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War, War, War, War, Then . . .

Saturday, May 05, 2007 by Michael Reynolds

A couple of times during the conversations (see Conversations With th Enemy) I offered my brief history of Europe. It goes like this: war, war, war, war, war, the Americans show up, peace. I like to accompany that deliberately provocative statement with irritating karate chop motions. The point was to see whether the person across the table would be able to effectively rebut me.

I don't think anyone did. I think the premise caught them off-guard. I think the idea that they owed their peaceful, prosperous Europe to American intervention and protection was an entirely alien notion, so inconceivable that it left them with almost nothing to say.

Pushed further -- and I pushed a lot on this point -- Europeans will admit that the US liberated Western Europe from the Nazis. (Some of the older generation not only admit this but express unstinting gratitude.) The next step, admitting that we then spent 40 years protecting them from the USSR, is harder for them to swallow. It's not really a question of the facts being in dispute, I think, it's that it takes the idea of American benevolence out of the long-distant past and moves it uncomfortably close to the present day.

Europe exists, free and prosperous, because the Americans kicked out the bad guys, kept out the bad guys, and built a nice little playpen for the Europeans. We acted in loco parentis, or perhaps like the responsible big brother dealing with the hopeless screw-up of a sibling. War, war, war, war, war, the Americans show up, peace.

Europeans can't accept any of that narrative. It would require them to admit that the Americans occasionally do the right thing. It would require them to admit that what they value so highly, their cosmopolitan lifestyle, was in large part a gift from a nation they are pathologically unable to trust. And just as important, it would require them to believe that there are bears in the woods.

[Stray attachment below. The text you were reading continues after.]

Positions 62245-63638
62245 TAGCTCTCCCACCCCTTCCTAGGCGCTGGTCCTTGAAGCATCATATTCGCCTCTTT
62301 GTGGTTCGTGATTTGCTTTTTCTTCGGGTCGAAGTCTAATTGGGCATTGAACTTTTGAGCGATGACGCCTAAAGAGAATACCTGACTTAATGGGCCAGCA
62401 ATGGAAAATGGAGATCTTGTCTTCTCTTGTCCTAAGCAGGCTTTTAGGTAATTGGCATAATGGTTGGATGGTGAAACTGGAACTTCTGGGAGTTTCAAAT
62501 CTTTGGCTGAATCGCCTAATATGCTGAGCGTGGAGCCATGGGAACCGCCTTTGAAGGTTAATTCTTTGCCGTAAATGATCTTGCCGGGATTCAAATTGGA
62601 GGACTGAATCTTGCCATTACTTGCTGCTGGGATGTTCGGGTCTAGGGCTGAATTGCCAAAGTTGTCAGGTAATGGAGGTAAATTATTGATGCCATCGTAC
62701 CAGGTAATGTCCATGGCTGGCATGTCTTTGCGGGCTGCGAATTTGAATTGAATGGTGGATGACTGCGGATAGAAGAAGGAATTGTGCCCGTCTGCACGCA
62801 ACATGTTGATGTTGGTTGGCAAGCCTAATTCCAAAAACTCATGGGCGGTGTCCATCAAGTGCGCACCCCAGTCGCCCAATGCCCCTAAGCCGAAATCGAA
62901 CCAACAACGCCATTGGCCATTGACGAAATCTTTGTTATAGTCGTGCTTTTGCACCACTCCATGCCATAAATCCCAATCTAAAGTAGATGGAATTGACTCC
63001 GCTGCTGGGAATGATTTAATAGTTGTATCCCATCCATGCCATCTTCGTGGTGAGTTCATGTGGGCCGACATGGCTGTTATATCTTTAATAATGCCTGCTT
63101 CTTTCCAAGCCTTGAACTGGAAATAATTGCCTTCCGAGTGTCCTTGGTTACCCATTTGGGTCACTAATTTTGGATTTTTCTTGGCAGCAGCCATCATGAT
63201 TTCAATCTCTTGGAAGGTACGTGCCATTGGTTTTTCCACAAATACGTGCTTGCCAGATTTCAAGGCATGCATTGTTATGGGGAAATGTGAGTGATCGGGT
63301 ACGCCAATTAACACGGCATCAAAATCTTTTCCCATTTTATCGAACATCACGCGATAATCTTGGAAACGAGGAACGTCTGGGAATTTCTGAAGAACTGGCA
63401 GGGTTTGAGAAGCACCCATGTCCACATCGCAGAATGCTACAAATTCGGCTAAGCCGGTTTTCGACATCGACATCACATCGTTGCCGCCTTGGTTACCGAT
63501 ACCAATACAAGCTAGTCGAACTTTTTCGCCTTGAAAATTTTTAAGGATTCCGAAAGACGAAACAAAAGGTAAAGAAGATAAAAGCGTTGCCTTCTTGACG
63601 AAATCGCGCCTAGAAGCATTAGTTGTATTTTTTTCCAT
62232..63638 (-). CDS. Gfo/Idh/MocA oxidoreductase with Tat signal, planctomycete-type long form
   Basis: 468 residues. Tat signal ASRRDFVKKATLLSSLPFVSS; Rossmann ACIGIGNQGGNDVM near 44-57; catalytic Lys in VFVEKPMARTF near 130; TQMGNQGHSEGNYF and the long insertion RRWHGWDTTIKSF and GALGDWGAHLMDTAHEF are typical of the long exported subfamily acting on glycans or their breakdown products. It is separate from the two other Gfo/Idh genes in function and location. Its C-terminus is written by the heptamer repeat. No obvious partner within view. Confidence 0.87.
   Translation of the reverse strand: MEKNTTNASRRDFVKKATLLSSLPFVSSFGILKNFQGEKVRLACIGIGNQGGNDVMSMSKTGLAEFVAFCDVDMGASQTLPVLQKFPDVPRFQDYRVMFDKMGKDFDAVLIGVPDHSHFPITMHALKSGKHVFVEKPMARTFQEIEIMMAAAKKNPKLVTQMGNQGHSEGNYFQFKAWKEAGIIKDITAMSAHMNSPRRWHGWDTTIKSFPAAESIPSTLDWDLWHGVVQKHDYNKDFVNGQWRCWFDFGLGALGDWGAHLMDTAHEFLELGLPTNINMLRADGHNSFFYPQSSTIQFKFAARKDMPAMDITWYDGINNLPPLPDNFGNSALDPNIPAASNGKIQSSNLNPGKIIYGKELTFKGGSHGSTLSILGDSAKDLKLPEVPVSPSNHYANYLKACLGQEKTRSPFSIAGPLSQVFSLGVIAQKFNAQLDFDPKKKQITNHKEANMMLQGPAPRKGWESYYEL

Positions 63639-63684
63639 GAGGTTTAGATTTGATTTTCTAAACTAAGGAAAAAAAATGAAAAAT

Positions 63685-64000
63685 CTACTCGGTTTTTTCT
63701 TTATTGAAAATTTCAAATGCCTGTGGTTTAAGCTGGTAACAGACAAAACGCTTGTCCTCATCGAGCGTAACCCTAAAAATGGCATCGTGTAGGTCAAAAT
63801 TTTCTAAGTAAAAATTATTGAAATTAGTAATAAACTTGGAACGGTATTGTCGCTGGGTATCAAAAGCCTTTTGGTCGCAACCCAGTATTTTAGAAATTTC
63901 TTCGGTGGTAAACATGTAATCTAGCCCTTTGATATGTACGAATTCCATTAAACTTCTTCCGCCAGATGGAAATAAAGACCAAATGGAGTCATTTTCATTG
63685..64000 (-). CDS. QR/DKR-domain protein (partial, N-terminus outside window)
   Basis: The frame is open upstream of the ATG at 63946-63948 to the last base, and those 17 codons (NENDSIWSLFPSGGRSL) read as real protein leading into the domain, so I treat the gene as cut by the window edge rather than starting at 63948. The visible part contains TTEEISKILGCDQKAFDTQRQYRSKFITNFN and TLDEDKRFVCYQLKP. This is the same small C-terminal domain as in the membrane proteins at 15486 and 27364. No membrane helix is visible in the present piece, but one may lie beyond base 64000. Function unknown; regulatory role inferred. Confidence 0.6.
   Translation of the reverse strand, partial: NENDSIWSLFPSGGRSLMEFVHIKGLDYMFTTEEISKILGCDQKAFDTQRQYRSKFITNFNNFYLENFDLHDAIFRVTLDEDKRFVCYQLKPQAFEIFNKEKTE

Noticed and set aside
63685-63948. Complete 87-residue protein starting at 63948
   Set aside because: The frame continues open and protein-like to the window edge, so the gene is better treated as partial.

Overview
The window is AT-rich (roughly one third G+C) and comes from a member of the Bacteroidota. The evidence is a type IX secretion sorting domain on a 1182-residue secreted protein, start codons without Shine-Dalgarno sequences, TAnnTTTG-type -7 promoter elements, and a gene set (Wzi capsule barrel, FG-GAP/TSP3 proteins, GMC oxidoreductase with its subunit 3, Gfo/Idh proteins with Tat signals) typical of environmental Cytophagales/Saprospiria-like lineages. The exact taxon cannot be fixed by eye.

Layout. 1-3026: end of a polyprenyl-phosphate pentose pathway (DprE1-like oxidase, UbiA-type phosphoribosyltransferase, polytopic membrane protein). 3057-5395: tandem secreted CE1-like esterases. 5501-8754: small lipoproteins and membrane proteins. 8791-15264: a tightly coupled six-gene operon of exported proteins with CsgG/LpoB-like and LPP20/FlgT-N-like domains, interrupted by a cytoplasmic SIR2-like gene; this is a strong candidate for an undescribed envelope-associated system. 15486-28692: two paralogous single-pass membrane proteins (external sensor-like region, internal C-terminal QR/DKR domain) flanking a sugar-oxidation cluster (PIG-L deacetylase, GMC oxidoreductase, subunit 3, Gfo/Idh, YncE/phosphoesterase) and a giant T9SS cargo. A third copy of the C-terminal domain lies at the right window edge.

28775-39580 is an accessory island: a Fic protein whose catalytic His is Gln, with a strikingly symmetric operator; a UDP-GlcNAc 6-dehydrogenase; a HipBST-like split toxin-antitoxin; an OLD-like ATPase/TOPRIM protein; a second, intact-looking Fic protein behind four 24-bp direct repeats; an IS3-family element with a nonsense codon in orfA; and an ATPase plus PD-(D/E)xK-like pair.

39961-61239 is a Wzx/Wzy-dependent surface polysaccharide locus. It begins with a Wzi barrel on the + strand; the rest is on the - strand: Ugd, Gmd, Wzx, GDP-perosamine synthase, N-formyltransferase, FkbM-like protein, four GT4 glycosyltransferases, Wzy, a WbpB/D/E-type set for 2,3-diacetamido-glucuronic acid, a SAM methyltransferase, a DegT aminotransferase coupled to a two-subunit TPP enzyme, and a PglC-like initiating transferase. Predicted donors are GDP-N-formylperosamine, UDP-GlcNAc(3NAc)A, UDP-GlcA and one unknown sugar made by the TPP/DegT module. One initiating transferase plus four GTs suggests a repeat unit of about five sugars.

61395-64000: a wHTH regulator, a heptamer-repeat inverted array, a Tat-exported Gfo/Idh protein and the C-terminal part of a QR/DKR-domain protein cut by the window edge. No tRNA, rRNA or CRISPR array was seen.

That last point is where Americans and Europeans run into a wall. Americans think the world is a dangerous place, full of bad people doing bad things. Europeans reject categorically any notion of a serious external or internal threat to their way of life. To admit the possibility of threat would be to face the fact of European weakness and dependence. They can't do that without admitting that the bad guys have been kept at bay by the Americans, that Europe is Europe because of Americans sitting in tanks at the Fulda gap for 40 years.

Interestingly, Europeans have no problem at all blaming us for endangering them when our muscular efforts go wrong, as in Iraq. So, while Europeans won't admit that American power at its best has kept them secure, they are eager to claim that American power at its most inept endangers them. Foreign threats are unreal when the Americans are competent, and then real when we're not. There is no bear in the woods . . . and then there is . . . and then he disappears . . . and then back he comes, but the constant is that Americans must recieve no credit for chasing the bear away, just blame when we fail.

So often in these European conversations I've found myself arguing with my kids. As most parents know, the ten times you give your kid what he wants are as nothing when measured against the one time you refuse. The ten times you make it to the play or the game or the recital do not insulate you from guilt over your one failure. The Europeans see Iraq, and Iraq is a mess, and that one failure, because it ratifies their prejudices, becomes the only benchmark for judging the nation that saved them from fascism, kept them safe from communism, and cradled them in its arms until it could grow up to reach contemptuous, oblivious adolescence.

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